Chris Crawford at Cologne Game Lab in 2011
© Chris Crawford– (Reprinted with Permission)
You don’t know jack. Neither do I. The world is far more complex than we realize. I have spent a lifetime learning about a huge range of topics Continue reading The Limits of Knowledge
In a previous post, I claimed to be a fallibilist. This technical philosophical term refers (roughly) to “the belief that any idea we have could be wrong.” Or, more precisely,
Fallibilism (from medieval Latin fallibilis, “liable to err”) is the philosophical principle that human beings could be wrong about their beliefs, expectations, or their understanding of the world, and yet still be justified in holding their incorrect beliefs. Continue reading What is Fallibilism?
I received a correspondence from a reader who wonders about “the triumph of judgment over spontaneity as we emerge from childhood into adulthood and the consequent obstacle it poses for living in psychic comfort.” Continue reading Skepticism and the Meaning of Life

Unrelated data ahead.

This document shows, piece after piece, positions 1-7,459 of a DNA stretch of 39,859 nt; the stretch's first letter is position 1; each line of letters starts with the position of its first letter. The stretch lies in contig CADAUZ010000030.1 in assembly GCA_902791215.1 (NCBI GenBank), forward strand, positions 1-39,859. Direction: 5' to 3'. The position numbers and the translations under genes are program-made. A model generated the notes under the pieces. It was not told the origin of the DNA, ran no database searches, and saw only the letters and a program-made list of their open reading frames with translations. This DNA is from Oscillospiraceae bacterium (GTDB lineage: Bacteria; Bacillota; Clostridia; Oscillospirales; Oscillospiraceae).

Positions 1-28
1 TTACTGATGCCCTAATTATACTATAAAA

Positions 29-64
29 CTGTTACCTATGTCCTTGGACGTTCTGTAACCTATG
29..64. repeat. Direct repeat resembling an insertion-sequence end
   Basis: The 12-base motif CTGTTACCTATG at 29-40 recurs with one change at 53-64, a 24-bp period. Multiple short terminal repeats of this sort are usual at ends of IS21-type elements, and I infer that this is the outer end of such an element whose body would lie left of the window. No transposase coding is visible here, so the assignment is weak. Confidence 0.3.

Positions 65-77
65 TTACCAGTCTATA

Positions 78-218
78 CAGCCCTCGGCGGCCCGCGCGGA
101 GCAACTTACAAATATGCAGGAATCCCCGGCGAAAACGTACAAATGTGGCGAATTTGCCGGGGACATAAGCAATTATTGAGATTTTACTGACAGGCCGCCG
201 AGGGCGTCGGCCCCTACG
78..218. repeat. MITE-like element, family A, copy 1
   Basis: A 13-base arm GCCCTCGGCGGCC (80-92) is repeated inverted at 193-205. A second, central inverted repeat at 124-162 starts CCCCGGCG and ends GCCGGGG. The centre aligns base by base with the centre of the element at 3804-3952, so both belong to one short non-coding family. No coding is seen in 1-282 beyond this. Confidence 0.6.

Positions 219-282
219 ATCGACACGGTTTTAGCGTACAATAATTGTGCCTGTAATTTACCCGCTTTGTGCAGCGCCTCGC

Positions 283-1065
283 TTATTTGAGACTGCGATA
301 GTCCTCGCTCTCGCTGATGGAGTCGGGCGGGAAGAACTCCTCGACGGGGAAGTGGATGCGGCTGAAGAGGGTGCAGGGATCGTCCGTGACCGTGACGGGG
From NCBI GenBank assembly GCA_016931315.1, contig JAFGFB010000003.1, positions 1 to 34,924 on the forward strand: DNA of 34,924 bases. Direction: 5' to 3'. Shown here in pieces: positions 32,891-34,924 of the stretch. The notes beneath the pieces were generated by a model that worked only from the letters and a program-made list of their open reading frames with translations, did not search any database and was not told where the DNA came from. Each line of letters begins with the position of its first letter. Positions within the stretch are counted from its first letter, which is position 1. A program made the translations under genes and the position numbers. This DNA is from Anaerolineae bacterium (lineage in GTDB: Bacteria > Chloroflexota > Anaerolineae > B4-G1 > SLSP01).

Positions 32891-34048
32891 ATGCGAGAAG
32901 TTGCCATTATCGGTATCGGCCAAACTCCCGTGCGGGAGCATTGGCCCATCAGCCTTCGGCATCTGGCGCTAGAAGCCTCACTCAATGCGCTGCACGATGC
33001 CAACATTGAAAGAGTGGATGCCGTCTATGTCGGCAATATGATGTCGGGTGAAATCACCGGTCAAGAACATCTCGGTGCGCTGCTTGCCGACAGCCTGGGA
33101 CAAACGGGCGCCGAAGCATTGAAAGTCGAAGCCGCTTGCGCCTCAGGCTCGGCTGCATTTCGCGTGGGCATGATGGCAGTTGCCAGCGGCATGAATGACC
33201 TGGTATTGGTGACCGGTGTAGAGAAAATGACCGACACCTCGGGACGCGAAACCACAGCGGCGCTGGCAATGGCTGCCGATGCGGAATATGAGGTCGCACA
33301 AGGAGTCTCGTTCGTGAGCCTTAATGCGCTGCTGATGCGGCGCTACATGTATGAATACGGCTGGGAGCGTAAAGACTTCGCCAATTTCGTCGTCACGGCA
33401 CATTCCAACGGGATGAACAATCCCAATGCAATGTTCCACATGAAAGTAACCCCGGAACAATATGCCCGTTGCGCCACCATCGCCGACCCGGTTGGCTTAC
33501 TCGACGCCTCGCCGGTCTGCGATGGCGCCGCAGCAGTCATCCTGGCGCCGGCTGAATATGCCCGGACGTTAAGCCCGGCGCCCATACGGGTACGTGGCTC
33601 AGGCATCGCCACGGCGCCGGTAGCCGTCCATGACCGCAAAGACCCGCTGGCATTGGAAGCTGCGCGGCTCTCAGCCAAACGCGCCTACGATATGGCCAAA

The biologist and paleontologist Stephen Jay Gould (1941-2002) was one of the most prolific and widely read authors of popular science in the twentieth century. (Links to a few of his books can be found below.) In addition to authoring or editing more than twenty books, he penned the foreword to Michael Shermer’s 1997 book Continue reading The Beauty of Skepticism
My very bright youngest daughter told me about a matrix in which our home state of Washington ranked 49th out of the 50 states on some educational ranking. Naturally, I was skeptical since the American south ranks lowest on virtually every educational measurement Continue reading On Belief and Skepticism